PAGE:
Tension and robustness in multitasking cellular networks.

Published

Journal Article

Cellular networks multitask by exhibiting distinct, context-dependent dynamics. However, network states (parameters) that generate a particular dynamic are often sub-optimal for others, defining a source of "tension" between them. Though multitasking is pervasive, it is not clear where tension arises, what consequences it has, and how it is resolved. We developed a generic computational framework to examine the source and consequences of tension between pairs of dynamics exhibited by the well-studied RB-E2F switch regulating cell cycle entry. We found that tension arose from task-dependent shifts in parameters associated with network modules. Although parameter sets common to distinct dynamics did exist, tension reduced both their accessibility and resilience to perturbation, indicating a trade-off between "one-size-fits-all" solutions and robustness. With high tension, robustness can be preserved by dynamic shifting of modules, enabling the network to toggle between tasks, and by increasing network complexity, in this case by gene duplication. We propose that tension is a general constraint on the architecture and operation of multitasking biological networks. To this end, our work provides a framework to quantify the extent of tension between any network dynamics and how it affects network robustness. Such analysis would suggest new ways to interfere with network elements to elucidate the design principles of cellular networks.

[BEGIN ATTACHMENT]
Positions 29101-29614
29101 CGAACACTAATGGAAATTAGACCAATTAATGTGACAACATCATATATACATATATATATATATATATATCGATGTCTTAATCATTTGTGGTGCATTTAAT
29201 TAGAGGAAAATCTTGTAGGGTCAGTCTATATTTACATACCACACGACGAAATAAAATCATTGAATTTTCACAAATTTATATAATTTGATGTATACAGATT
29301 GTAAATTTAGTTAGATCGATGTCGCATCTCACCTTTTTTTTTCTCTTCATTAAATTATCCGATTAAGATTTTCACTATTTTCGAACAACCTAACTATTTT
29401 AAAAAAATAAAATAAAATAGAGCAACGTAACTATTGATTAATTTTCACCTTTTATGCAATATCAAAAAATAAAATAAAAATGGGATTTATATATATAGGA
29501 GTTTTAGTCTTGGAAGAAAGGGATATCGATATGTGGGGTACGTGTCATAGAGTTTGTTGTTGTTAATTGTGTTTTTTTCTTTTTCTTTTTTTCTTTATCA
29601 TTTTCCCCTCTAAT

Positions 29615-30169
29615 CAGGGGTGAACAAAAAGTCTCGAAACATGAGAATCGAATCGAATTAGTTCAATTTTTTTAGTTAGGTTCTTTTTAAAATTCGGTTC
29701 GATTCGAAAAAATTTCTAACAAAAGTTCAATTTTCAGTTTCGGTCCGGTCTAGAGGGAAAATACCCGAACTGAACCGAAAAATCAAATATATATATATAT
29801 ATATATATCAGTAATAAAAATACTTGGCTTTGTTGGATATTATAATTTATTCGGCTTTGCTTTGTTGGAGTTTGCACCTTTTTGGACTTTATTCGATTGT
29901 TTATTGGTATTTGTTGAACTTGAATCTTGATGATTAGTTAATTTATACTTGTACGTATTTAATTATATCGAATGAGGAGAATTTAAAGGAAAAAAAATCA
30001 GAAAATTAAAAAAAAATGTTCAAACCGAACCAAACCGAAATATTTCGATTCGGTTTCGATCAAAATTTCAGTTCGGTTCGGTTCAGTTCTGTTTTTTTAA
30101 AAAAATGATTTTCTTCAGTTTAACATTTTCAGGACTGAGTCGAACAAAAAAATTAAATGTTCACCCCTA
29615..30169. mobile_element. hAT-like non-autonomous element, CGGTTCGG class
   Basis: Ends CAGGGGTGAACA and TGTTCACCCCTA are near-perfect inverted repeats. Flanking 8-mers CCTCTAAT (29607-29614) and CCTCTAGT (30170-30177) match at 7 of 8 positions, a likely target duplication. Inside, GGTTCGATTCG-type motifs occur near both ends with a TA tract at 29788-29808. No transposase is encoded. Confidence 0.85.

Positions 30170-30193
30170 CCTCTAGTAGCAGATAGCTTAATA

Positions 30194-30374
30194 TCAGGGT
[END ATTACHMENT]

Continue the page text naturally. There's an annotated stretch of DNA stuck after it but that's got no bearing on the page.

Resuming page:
Full Text

Duke Authors

Cited Authors

  • Wong, JV; Li, B; You, L

Published Date

  • January 2012

Published In

Volume / Issue

  • 8 / 4

Start / End Page

  • e1002491 -

PubMed ID

  • 22577355

Pubmed Central ID

  • 22577355

Electronic International Standard Serial Number (EISSN)

  • 1553-7358

International Standard Serial Number (ISSN)

  • 1553-734X

Digital Object Identifier (DOI)

  • 10.1371/journal.pcbi.1002491

Language

  • eng